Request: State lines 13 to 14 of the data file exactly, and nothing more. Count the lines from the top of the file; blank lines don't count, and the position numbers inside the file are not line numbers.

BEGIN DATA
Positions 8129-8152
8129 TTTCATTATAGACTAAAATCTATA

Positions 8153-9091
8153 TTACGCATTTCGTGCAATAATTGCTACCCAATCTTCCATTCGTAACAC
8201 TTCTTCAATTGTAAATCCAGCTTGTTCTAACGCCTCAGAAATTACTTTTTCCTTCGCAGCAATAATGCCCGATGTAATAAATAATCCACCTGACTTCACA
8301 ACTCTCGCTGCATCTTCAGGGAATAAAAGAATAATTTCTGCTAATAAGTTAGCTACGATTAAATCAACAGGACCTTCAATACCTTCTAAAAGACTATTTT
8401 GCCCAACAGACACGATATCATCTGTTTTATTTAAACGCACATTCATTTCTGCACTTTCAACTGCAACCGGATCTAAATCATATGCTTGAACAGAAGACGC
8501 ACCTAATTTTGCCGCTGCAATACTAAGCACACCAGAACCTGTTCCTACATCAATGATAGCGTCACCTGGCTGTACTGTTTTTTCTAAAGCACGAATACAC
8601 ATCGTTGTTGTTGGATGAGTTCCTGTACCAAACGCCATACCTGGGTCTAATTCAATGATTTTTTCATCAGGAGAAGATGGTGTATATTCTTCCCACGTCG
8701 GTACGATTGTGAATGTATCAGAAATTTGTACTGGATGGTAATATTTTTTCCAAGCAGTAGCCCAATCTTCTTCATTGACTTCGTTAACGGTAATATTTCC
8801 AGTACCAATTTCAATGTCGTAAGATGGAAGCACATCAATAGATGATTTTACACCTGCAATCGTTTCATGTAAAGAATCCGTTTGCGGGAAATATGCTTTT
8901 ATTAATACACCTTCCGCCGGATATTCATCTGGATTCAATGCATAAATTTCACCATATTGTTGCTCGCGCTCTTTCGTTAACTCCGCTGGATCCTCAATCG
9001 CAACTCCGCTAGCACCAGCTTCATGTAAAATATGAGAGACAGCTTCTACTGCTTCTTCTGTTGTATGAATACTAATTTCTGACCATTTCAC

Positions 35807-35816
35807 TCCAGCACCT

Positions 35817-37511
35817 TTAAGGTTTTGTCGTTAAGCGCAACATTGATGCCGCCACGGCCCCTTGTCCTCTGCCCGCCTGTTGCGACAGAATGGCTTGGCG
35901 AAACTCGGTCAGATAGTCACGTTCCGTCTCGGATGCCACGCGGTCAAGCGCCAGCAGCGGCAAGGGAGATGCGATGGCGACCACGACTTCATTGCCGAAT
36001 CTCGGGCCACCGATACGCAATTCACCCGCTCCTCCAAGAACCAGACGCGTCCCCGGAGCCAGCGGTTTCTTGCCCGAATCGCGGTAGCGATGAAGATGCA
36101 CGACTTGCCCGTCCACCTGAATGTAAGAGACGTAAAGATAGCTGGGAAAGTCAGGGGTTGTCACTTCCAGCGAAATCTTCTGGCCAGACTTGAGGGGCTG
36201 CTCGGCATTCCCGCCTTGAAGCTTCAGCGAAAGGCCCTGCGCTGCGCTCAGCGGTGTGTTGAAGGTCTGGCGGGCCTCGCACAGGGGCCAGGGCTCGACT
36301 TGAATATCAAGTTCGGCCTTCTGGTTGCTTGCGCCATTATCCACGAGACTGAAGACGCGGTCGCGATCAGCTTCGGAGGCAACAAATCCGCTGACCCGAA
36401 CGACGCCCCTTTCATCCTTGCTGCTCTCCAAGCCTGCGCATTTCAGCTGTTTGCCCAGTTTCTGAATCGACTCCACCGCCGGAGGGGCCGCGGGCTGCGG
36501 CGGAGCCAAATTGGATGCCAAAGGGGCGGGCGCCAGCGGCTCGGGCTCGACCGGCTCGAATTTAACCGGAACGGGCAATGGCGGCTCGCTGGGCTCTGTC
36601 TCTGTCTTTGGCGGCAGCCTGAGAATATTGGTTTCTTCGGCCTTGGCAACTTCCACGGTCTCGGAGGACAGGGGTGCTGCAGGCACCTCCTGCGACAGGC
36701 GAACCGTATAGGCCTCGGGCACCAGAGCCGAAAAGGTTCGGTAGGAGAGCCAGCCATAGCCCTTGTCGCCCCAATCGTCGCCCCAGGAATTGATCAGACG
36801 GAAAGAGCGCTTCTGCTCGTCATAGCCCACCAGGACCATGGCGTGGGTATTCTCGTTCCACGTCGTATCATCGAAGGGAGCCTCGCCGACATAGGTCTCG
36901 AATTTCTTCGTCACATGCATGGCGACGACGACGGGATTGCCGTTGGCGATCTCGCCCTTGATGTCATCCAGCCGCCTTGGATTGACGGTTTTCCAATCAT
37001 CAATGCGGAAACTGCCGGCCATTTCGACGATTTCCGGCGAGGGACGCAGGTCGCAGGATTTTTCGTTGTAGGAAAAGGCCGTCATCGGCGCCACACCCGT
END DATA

9001 CAACTCCGCTAGCACCAGCTTCATGTAAAATATGAGAGACAGCTTCTACTGCTTCTTCTGTTGTATGAATACTAATTTCTGACCATTTCAC

Positions 35807-35816